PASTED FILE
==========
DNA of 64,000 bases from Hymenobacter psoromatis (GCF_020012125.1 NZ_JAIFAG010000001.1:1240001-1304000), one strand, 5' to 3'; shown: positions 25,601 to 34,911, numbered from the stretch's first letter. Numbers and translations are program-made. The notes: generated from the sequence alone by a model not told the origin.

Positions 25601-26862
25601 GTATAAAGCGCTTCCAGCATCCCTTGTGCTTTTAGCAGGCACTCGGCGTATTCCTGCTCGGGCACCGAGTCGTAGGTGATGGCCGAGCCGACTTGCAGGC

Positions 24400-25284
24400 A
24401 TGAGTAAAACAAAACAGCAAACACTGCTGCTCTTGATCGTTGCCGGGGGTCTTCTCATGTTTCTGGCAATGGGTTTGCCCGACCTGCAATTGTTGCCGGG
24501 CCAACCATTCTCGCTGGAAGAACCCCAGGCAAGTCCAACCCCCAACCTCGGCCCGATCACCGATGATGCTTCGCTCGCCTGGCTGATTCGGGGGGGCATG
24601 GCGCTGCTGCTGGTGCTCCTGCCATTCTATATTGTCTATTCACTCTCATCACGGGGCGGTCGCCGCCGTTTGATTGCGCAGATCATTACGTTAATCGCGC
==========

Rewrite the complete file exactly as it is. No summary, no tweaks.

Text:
DNA of 64,000 bases from Hymenobacter psoromatis (GCF_020012125.1 NZ_JAIFAG010000001.1:1240001-1304000), one strand, 5' to 3'; shown: positions 25,601 to 34,911, numbered from the stretch's first letter. Numbers and translations are program-made. The notes: generated from the sequence alone by a model not told the origin.

Positions 25601-26862
25601 GTATAAAGCGCTTCCAGCATCCCTTGTGCTTTTAGCAGGCACTCGGCGTATTCCTGCTCGGGCACCGAGTCGTAGGTGATGGCCGAGCCGACTTGCAGGC

Positions 24400-25284
24400 A
24401 TGAGTAAAACAAAACAGCAAACACTGCTGCTCTTGATCGTTGCCGGGGGTCTTCTCATGTTTCTGGCAATGGGTTTGCCCGACCTGCAATTGTTGCCGGG
24501 CCAACCATTCTCGCTGGAAGAACCCCAGGCAAGTCCAACCCCCAACCTCGGCCCGATCACCGATGATGCTTCGCTCGCCTGGCTGATTCGGGGGGGCATG
24601 GCGCTGCTGCTGGTGCTCCTGCCATTCTATATTGTCTATTCACTCTCATCACGGGGCGGTCGCCGCCGTTTGATTGCGCAGATCATTACGTTAATCGCGC